Courts must brace for tsunami of rental disputes as lockdown squeezes tenants
The Organisation of Civic Rights team, faced by a huge volume of tenancy queries, continues to provide advice to tenants during the lockdown period. One of the tenants, a self-employed single mother whose livelihood has been severely disrupted, received a letter from her landlord’s attorney. Should she fail to vacate, the attorney indicated she would be charged a daily rate.
The tenant is contractually bound and therefore liable for the rentals as per her lease contract. Unless her landlord agrees to any proposal she can offer, the landlord may proceed to cancel her lease, which he did. Her lease was lawfully cancelled when she failed to pay the outstanding amount after she was given seven days’ notice to remedy the breach.
As for charging her a daily rate and consequently an exorbitant rental for failing to move out, this is not lawful since she pays rental monthly and not daily. However, once the lease is properly cancelled, the landlord can claim a higher rental as damages but the rental housing tribunal or the court can decide if the landlord is justified.
If the tenant lodges a complaint with the provincial rental housing tribunal, then the tribunal must first determine whether the notice cancelling her lease does not constitute an unfair practice. In addition, the tribunal must decide if the amount claimed is justified.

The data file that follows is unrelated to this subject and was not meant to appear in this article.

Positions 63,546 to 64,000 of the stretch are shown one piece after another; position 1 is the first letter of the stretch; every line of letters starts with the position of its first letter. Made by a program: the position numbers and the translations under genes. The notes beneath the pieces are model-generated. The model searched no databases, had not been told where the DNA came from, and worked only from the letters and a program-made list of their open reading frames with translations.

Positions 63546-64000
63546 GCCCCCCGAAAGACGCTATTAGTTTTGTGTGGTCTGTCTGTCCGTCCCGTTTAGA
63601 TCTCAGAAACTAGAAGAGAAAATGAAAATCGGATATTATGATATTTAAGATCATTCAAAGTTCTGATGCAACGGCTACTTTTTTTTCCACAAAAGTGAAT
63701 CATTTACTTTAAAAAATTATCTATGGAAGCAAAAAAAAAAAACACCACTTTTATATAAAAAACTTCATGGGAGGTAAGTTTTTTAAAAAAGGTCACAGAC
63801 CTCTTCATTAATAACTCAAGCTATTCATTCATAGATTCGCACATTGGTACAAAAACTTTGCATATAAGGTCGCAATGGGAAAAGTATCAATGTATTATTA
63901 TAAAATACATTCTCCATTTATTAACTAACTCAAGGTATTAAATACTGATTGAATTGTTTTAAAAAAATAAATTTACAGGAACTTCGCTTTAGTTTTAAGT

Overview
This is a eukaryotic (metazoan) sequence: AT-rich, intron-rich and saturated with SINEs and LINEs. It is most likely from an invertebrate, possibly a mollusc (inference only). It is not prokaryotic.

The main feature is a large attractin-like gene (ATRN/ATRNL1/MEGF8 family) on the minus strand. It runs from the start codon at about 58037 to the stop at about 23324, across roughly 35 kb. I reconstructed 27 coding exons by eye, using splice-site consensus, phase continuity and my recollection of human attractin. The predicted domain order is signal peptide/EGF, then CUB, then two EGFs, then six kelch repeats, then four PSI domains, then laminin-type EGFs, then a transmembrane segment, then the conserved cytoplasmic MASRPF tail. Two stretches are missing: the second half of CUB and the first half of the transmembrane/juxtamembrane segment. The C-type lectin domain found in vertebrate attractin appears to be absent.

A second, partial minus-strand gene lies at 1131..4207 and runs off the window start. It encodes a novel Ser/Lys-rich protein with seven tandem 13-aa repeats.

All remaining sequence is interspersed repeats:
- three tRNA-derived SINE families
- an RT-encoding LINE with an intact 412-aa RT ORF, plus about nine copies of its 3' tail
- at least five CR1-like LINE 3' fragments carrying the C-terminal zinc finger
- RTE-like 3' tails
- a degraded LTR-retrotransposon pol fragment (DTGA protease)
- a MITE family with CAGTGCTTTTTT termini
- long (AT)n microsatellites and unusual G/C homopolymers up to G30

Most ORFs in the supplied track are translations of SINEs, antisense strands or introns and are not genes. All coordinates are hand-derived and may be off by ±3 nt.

Only after the tribunal has made a decision, can the landlord start the eviction proceedings. Should the landlord pursue the intended eviction, the process can be lengthy if the tenant decides to defend it.
The amended lockdown regulations in level 4 allows a landlord to approach the court to apply for an eviction order. Once granted, it can only be executed after level 4. It is not possible for courts to merely grant an eviction order since a lengthy process is involved.
Can the tenant rely on the Covid-19 pandemic to justify her failure to pay rental? There are several legal experts in South Africa and abroad who have argued they might be a possibility for commercial tenants to rely on a force majeure clause in the lease as a defence. This would allow the party who is unable to perform his or her or its obligations to have such an obligation suspended or removed. In the absence of a force majeure clause, a party can refer to the common law doctrine of “supervening impossibility of performance”.
A party would rely on this principle if unable to fulfil their obligation due to an unforeseen, unavoidable event. A party would not be able to perform due to “an act of God”. The lease contract ends due to doctrine of “supervening impossibility of performance” since the party or parties are unable to perform their obligations.
It would appear that a force majeure clause and the common law doctrine of supervening impossibility of performance would not provide grounds for residential tenants who fail to pay their rentals and meet other obligations.
Dr Sayed Iqbal Mohamed, is chairperson, Organisation of Civic Rights and deputy chairperson of the KZN Rental Housing Tribunal. He writes in his personal capacity.